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I Am Not a Vegetarian.

 

I attended a talk of world renowned yoga guru Dharma Mitra at the Hongkong Convention Center and he talked about why yogis should not eat meat. For him, not eating meat is a commitment to non-violence. When we stop eating meat, we end violence against animals.

I am certainly against the inhumane treatment of animals. Animals have rights too.

But there are issues bothering me as I ponder on the ideas of Dharma Mitra. If all humans decide not to eat meat, could violence in this world actually stop? Is violence simply an issue of food consumption?

I decided to ask a vegetarian friend about this. My friend claims that by not eating meat, she participates in non-vioence against other animals.

And this where my perspective diverges from them. For me, all organisms whether they belong to animal kingdom or plants or fungi or what have you, are all important in this grand scheme of life. After all, we are all essentially made up of living cells.

Hence, if we are so concerned with animals, we must also be concerned with how we treat plants and other organisms belonging to a different taxonomical kingdom. Aren’t eating plants a form of violence against living organisms as well? You may not hear them cry for help, but they could certainly be aware that their life is being ended. Plants respond to external stimuli as well know. Following this thought, if we are going to be over-protective of other organisms, shouldn’t antibiotics be banned as well because they are designed to “kill” other organisms. Bacteria may be unicellular, but they are still living organisms. And just like other vegetarian fanatics, we should also ban pesticides and insecticides as they are testament to “violence” against rats, mosquitos and cockroaches. Let these vectors of diseases be protected as we can never kill another animal.

For these very issues, aside from the fact that eating out as a vegetarian is quite expensive, I am not a vegetarian.

I recognize that I as an organism is an omnivore. And I belong to a food chain that is based on the eco-system that all organisms, no matter how many cells you are made of actually belong to whether we like it or not.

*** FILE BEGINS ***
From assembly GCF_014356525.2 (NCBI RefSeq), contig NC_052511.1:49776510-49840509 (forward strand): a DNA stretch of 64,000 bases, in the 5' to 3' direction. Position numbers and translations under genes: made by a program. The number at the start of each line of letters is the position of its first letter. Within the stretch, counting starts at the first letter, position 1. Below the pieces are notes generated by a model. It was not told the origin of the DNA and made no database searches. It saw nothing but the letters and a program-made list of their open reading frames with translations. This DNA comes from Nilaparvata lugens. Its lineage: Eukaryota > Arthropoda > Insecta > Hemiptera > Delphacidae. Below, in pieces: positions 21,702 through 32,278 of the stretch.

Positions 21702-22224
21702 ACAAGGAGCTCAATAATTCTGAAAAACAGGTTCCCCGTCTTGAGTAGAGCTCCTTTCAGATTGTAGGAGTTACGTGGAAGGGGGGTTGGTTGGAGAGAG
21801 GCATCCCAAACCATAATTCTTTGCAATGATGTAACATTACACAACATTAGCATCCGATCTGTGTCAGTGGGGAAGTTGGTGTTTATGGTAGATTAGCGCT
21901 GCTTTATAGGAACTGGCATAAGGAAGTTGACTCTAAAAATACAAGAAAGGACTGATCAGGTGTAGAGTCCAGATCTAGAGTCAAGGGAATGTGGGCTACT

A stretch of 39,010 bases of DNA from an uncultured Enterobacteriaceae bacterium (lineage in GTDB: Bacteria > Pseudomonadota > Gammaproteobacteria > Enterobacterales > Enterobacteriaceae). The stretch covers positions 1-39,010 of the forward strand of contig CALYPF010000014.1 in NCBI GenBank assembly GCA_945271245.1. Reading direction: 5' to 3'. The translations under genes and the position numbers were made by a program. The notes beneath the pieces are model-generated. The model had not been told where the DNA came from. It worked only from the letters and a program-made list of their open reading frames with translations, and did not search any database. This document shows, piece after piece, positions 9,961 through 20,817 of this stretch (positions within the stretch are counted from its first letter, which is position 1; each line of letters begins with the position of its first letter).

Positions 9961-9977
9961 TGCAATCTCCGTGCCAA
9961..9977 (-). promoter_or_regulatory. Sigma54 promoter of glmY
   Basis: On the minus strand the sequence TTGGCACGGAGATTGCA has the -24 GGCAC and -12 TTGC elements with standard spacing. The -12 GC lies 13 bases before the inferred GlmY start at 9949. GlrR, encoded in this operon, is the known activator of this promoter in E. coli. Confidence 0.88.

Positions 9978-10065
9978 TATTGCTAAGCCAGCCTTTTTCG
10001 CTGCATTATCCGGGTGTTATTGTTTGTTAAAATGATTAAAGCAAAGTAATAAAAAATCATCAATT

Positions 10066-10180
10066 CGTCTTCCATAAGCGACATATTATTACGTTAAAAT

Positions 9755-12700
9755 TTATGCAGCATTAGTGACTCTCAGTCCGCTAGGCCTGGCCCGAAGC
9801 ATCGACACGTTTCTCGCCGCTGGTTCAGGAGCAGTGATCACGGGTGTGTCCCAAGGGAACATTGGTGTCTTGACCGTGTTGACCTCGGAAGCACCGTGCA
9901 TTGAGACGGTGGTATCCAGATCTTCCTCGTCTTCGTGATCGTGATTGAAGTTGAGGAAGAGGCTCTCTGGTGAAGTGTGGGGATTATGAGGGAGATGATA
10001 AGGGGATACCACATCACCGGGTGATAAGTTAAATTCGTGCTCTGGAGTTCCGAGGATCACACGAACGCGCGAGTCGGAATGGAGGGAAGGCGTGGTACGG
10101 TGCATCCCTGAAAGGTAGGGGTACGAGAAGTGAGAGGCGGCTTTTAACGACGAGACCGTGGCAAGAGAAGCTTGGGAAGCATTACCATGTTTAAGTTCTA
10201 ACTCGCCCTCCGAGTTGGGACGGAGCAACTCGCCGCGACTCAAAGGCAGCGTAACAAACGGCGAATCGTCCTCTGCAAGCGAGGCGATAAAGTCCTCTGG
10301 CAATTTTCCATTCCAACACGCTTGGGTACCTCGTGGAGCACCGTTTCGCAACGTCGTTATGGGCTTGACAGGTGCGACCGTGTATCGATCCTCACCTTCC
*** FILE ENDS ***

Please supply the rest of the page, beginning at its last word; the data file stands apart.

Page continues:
Yoga and its values represent an amazing tradition that is a landmark in humanity’s quest for a better life. And I can’t help but honor and respect this rich practice.

But if we want to live a rational life, I feel that we must see yoga with a 21st century perspective.

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3 Responses

  1. This is one of those areas that I think “dharma” makes sense. If every organism has a path, each organism has to take that path – whatever it is. Maybe your path is vegetarian, maybe it’s not, but it’s nothing you should feel bad about because it simply IS. By the same token, if people have “dharma” then so do animals and other organisms. And if your dharma is to be a beef cow, then that’s the path.

    *shrug*

    I’m not a big fan of there’s One Right Way to do anything and, in my experience, it’s not productive to try and shame people into vegetarianism. Either you want to do it or you don’t – and if you DON’T, there’s nothing that will make you do it. 😉

    The Yoga Journal had a really interesting article about this a couple of months ago, with some high profile yogis speaking up about eating meat. The message was that everyone has different needs and just because you eat meat it doesn’t mean you’re ‘not as good.’

  2. Thanks for this wisdom 🙂

  3. Being a vegetarian is like praying before you eat, it is a particular act of mindfulness connecting to the act of nourishment. However, I know many people who pray before they eat and are not mindful. Similarly, many people who become vegetarians believing they are renouncing violence, only reintroduce it at a more unconscious level where they are less able to make a mindful relationship with the violence in their own life.

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